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Fear grips Haiti after Wednesday’s presidential assassination

‘You are just so powerless you would like to cry but it’s like you don’t have the strength’

by Kathy Melvin | Presbyterian News Service

Haiti President Jovenel Moïse was gunned down by assassins Wednesday.

LOUISVILLE — News of the assassination of Haitian President Jovenel Moïse early Wednesday morning left the country still and gripped in fear of the unknown.

“Everyone I’ve talked to says the streets of Port-au-Prince are dead quiet,” said mission co-worker Cindy Corell, who has served in Haiti for nearly eight years. “People are stunned and waiting for what happens next.”

This assassination is the latest source of anxiety for the people of Haiti. It comes on the edge of three years of severe insecurity, economic collapse, a second deadly surge of COVID-19, an avalanche of kidnappings and slayings, and a constitutional crisis.

A local partner told Corell, “You are just so powerless you would like to cry but it’s like you don’t have the strength.”

Corell has been sheltering-in-place in Virginia since March 2020, when the Presbyterian Church (U.S.A.) called mission co-workers back to the U.S. She was on the phone all day Wednesday gathering information from colleagues and global partners. She and Valdir França, World Mission’s coordinator for the office of Latin America and the Caribbean, and Catherine Gordon from PMA’s Office of Public Witness, gathered by phone with faith-based and humanitarian organizations around the world to stand in solidarity with Haiti and look for ways to coordinate efforts.

Reports are that a group of “mercenaries” or “commandos” speaking both English and Spanish stormed the gates of the president’s residence claiming they were with the U.S. Drug Enforcement Agency, a claim U.S. President Joe Biden said was “absolutely false.”

Moïse was killed in a hail of gunfire. First Lady Martine Moïse was wounded and later medically evacuated to Miami, Florida. The extent of her injuries has not been made public. She was listed in critical but stable condition.

Following a gunfight in St. Pierre Park in Petionville on Wednesday afternoon, police said four suspected gunmen were killed and two more were taken into custody. According to news reports, police did not confirm the identities of the men. Nor did police offer other details.

In many countries, there is a clear succession of power when a leader dies, but there is great confusion in Haiti, adding to the fear Haitians are feeling now. What happens next is the question everyone in Haiti is asking.

Life in Haiti has not been this peaceful in at least three years. (Photo by Cindy Corell)

Moïse has ruled by decree since January 2020. He did not hold planned elections, so the terms of most members of the Parliament of Haiti have expired. However, no one new has been elected to take their place. Currently there is no active Parliament. Until Wednesday, the president had been ruling without oversight.

The third branch of Haiti’s government is its Supreme Court. In the past six months, Moïse unilaterally fired six justices of the court. Last week, Supreme Court Judge René Sylvestre, who headed the court, died of COVID-19.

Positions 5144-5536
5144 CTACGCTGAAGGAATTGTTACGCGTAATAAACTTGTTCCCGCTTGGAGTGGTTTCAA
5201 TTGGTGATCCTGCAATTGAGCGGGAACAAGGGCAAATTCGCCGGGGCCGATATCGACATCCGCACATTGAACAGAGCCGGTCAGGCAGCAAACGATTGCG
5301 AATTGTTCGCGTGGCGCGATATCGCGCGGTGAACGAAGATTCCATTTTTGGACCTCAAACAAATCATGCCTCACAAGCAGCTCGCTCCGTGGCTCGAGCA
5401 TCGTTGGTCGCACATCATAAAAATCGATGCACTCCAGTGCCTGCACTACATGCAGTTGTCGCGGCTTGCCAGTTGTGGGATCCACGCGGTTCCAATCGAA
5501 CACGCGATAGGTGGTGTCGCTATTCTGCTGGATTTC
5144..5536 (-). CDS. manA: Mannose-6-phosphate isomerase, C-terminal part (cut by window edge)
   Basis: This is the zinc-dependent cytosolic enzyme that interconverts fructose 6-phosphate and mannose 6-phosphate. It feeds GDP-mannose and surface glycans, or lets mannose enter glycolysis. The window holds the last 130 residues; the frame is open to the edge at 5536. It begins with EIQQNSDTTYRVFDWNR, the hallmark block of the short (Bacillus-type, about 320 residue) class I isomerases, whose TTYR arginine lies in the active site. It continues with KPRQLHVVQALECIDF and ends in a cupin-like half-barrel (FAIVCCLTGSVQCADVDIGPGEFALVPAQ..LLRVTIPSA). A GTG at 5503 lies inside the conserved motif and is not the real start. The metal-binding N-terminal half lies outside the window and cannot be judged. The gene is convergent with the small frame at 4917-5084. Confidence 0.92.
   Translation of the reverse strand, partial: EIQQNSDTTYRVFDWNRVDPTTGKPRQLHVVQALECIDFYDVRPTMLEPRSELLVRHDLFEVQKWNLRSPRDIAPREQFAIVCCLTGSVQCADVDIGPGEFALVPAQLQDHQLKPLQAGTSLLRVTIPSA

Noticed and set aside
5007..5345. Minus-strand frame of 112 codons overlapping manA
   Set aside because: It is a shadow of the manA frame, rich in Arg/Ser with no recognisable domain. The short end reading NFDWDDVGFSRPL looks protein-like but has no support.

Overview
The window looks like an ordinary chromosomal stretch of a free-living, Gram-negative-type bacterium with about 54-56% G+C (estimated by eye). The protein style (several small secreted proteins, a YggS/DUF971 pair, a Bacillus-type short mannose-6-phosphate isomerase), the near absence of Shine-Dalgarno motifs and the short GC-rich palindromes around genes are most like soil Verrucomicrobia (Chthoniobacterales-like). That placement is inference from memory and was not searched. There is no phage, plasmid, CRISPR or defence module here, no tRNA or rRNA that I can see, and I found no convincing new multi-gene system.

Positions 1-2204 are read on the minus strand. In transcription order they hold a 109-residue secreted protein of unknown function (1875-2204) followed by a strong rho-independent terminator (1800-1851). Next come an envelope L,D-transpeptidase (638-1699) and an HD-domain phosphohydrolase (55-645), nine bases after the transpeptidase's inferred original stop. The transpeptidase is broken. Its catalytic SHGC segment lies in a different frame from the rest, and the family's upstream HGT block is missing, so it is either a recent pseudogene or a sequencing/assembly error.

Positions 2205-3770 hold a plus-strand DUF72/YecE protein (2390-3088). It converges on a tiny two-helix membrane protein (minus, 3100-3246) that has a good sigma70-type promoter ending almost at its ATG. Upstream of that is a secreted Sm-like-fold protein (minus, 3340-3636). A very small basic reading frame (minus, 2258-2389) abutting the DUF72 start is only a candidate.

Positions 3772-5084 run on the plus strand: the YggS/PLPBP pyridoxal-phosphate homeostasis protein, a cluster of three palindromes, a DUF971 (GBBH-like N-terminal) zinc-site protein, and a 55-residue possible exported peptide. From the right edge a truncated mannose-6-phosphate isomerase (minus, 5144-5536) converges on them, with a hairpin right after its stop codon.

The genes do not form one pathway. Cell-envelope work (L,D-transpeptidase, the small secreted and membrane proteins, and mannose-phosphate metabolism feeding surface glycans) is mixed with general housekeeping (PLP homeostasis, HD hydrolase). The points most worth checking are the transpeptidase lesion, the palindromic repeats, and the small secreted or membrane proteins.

In Haiti, the president and the prime minister share power. Since Moïse took office in 2017, he has had seven prime ministers. Tuesday, just hours before his death, Moïse announced he had chosen a new prime minister, Dr. Ariel Henry. The president was assassinated before Henry could be sworn into office. Claude Joseph, the sixth prime minister who had stepped aside for his successor, assumed power and has placed the country under a “state of siege,” which has included closing borders and airports and declaring martial law shortly after the assassination.

Corell explained the “state of siege” gives the government great powers of search and seizure. Police can enter any home and search anyone’s car. They can also take anyone into custody. “Knowing that helps me understand the deep fear people are feeling now,” she said.

Photos coming out of Haiti show signs that read “Dechoukaj” or “Uprooting,” a term used after Haiti’s former leader, Jean Claude “Baby Doc” Duvalier, was exiled in February 1986. This dictator and son of a dictator had been uprooted.

“But no peace came,” said Corell. “What followed was a steady parade of catastrophe, disaster, coups d’etat and power grabs, and the vast majority of Haiti became even more poor. So, when Haitians hear the term ‘Dechoukaj,’ they imagine destruction.”

An estimated one-third of Haiti’s 12 million residents are faced with food insecurity. (Photo by Cindy Corell)

Corell said the people of Haiti have not known even a moment’s peace in three years.

“What began with a violent lockdown in Haiti in 2018 has continued to pull the people of Haiti deeper into misery,” she said. “Gang violence and a surge of COVID-19 is overwhelming large parts of the capital city, Port-au-Prince. The crumbling economy and challenges of transporting food means families have greater difficulty feeding their families.”

She said an estimated 4 million of the island nation’s 12 million residents are facing food insecurity.

Corell hopes to return one day soon to Haiti, a place and a people she loves.

“Haiti is making the news once again because of disaster, but we must remember the strength and the courage of Haiti who are doing their best. Remember its history — the people who fought for their country when they were still slaves. They should not be known as the poorest country in the Western Hemisphere, but as a country the world has left behind, time after time after time.”

“As they tell me every day,” Corell said, “’Se anyen Bondye pa kab fè.’ There is nothing God can’t do.”


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